Sebastian Junger—You missed something else

Dear Mr. Junger,

I went to a funeral mass for a friend last week. As I listened to the priests—one from Africa, the other from South America, and bathed in Catholic ritual with the large extended family and members of the local congregation, it occurred to me that you missed something else in your interesting analysis of PTSD and our tribal nature in your recent book, Tribe: On Homecoming and Belonging.

You argued that most of the men and women coming home from Iraq and Afghanistan who claim PTSD have not experienced combat, and that what they are really experiencing is a homecoming reaction. You say that they have lived for a time in a highly interdependent military culture in which small groups of people have jobs, meaning, and each other.  They serve together in foreign lands—and then return to the competitive, individualistic, wealth driven scene at home.

I said last week that I agreed with much of your argument, Read The Article

Sebastian Junger, PTSD, and 500 Nations

I liked the argument in Sebastian Junger’s new book, Tribe: On Homecoming and Belonging, but cringed throughout the first chapters as he lumped all American Indians together and made them stone-age hunter-gatherers, “a native population that had barely changed, technologically, in 15,000 years,” ignoring the diversity of economies and cultures, the growth and spread of agriculture, and the rise and fall of civilizations over millennia.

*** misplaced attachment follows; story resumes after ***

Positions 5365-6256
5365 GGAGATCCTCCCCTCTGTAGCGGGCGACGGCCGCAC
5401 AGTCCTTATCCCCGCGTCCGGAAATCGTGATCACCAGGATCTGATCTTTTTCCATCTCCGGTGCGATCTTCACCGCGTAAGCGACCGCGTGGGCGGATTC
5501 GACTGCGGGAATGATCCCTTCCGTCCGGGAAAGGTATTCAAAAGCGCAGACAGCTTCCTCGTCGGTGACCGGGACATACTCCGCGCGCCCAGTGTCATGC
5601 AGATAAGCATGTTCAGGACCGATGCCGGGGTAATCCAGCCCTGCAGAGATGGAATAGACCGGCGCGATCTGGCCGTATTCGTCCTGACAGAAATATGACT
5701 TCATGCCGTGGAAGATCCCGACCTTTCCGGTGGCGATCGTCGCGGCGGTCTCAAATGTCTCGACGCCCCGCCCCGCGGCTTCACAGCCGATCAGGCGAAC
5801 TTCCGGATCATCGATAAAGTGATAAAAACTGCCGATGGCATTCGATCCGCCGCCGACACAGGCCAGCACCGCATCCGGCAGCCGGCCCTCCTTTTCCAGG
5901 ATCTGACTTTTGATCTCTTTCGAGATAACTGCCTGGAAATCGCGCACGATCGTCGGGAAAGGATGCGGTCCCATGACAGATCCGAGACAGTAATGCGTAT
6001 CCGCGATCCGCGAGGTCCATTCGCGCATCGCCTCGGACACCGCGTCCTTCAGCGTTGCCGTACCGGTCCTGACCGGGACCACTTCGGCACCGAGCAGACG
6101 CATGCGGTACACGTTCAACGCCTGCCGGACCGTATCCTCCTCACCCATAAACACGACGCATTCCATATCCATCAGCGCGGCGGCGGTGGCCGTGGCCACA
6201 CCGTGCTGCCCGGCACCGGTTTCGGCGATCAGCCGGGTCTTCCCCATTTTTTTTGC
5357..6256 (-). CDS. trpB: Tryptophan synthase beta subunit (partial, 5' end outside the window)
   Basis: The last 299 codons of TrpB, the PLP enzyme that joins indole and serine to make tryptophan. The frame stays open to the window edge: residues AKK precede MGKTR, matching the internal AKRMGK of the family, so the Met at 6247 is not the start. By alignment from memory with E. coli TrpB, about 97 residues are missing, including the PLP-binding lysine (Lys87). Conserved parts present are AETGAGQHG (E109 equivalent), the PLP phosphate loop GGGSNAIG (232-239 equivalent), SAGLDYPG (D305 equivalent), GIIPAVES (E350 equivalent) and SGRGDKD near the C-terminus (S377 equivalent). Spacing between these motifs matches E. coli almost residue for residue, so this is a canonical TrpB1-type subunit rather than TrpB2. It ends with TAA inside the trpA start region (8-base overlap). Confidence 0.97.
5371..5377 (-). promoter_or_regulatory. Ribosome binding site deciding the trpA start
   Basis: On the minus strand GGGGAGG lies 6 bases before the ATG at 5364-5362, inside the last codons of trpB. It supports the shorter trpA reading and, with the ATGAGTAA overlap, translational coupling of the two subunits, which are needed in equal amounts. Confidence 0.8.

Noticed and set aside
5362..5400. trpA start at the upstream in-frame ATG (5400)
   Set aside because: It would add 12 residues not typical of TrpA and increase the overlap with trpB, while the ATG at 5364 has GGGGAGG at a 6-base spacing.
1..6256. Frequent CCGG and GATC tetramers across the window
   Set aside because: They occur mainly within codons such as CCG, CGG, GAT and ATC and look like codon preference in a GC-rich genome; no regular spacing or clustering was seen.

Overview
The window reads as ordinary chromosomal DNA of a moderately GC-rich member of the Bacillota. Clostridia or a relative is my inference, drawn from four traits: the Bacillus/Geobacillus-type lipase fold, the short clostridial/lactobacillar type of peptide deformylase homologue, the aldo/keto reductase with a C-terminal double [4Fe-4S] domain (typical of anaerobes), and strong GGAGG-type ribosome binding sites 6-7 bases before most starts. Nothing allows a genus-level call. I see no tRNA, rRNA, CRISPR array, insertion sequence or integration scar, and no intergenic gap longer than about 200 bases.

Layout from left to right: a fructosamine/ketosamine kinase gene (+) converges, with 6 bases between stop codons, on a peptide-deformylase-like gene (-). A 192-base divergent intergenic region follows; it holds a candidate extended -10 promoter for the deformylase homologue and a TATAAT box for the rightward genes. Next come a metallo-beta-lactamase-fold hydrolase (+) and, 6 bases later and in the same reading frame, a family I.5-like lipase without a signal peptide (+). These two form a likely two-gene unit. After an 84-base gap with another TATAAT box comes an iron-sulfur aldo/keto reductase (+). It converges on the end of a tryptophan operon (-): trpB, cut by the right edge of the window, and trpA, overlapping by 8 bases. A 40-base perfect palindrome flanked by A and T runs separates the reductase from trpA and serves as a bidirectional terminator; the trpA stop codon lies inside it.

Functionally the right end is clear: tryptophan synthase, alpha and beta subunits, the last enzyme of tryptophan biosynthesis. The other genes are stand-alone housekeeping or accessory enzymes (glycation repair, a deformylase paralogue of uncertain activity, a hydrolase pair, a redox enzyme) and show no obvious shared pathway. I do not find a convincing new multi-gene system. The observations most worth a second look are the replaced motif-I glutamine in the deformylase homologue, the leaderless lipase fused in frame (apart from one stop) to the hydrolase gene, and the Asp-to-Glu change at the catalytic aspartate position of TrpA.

Alvin Josephy would say that this is yet another gross misunderstanding of American Indian history and its intertwined relationship with all American history, that the “standard narrative” once again sees all Indians as hunter gatherers with headdresses.

Sebastian Junger gained fame with a book about the sea, The Perfect Storm, and, after being embedded for five months with troops in Afghanistan, produced a well-regarded documentary film, “Restrepo,” and book, War, based on that experience.

In the new book, he argues that “humans don’t mind hardship, in fact they thrive on it; what they Read The Article